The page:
Housing Finance: QM/ATR Rules

CFPB’s Final Rule should make clear that there is room for vibrant, responsible lending across various channels, and in both the QM and non-QM submarkets.


Results are in from SFA’s Survey on the Qualified Mortgage rule

SFA’s QM survey was sent to issuers, investors, law firms, mortgage insurers, rating agencies, diligence firms, and data and analytic providers. It provides data that SFA will use to inform our ongoing engagement with the CFPB, providing market-based feedback on how different proposals or aspects of the rule might impact access to credit, credit quality, investor demand, and perceived legal or regulatory risk.

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Under Dodd-Frank, the CFPB implemented the Ability to Repay/Qualified Mortgage (ATR/QM) rule which states that mortgage lenders must make, “a reasonable, good faith determination” of each borrower’s ability to repay the proposed loan. The ATR portion of the rule was designed to prevent borrowers from obtaining loans they could not afford; the QM portion of the rule provides protection from allegations that the lender failed to verify the borrower’s ability to repay the loan.

Since its inception, the CFPB rule has also allowed any loan eligible for purchase by the GSEs to achieve QM status. This exemption from the rule – also called the QM Patch – expires in January of 2021 and was meant to serve as a temporary bridging mechanism while policymakers found a long-term solution to the challenge of appropriately crafting a legal safe harbor from ATR.

As a reminder, the existing QM rule does not provide a safe harbor from liability if a loan’s debt-to-income (DTI) ratio is above 43 percent. The exception to this rule states that any loan approved for purchase by a GSE does receive safe harbor treatment, regardless of the DTI. In many instances, the QM Patch favors borrowers with high DTI ratios having their mortgages funded by the GSEs. Since the inception of the QM Patch in 2014, the share of loans guaranteed by the GSEs with DTIs in excess of 43 percent has increased to nearly 28 percent of their combined portfolio. Large-scale innovation has been limited to the GSEs, whose new product offerings or underwriting advances automatically achieve ATR compliance via QM safe harbor status. SFA believes that, if done properly, DTI can be mitigated by compensating factors. But the current structure of QM and the Patch limit the market’s ability to do so.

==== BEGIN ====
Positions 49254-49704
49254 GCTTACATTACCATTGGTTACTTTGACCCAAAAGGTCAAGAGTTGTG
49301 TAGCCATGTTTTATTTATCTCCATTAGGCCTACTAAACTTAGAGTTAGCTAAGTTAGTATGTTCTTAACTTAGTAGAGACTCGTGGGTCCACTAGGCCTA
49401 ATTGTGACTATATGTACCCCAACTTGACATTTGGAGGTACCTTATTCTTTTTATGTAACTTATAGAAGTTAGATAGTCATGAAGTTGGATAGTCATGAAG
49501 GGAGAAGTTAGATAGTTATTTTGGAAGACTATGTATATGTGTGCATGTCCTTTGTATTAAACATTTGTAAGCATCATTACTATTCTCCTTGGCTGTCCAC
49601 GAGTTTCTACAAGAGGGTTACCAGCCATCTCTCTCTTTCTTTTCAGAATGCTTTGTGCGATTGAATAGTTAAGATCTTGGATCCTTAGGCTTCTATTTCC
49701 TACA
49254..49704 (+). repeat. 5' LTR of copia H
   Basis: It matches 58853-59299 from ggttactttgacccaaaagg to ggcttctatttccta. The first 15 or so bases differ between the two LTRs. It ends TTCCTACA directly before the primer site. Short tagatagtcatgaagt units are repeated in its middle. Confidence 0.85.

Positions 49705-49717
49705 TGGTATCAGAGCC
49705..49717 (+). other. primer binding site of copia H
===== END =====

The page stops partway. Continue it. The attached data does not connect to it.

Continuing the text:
On Thursday, July 25th, the CFPB published their long-anticipated Advanced Notice of Proposed Rulemaking (ANPR) on the ATR/QM rule. This ANPR gives industry participants and the public the first insight into how the CFPB will approach the scheduled expiration of the “QM Patch,” presents potential options for transitioning away from the patch and creates a framework for the industry to provide feedback in preparation for this transition. A thoughtful and well-planned transition away from the patch – which the CFPB has committed to – can avoid negatively impacting high DTI homeowner borrowers, many of whom live in low- and moderate-income communities. Allowing additional capital to innovate, lend, and compete on a level playing field will help ensure that homeowners in all communities can be consistently served without increasing risk to taxpayers.

SFA looks forward to engaging with all policymakers on this issue in the coming years. If done properly, the Ability to Repay and Qualified Mortgage rules can help ensure that the entire market can safely serve all prospective homeowners. Transitioning away from the Patch in a smooth and transparent manner can enhance responsible access to credit for all borrowers.


Dallin Merrill

Director, MBS Policy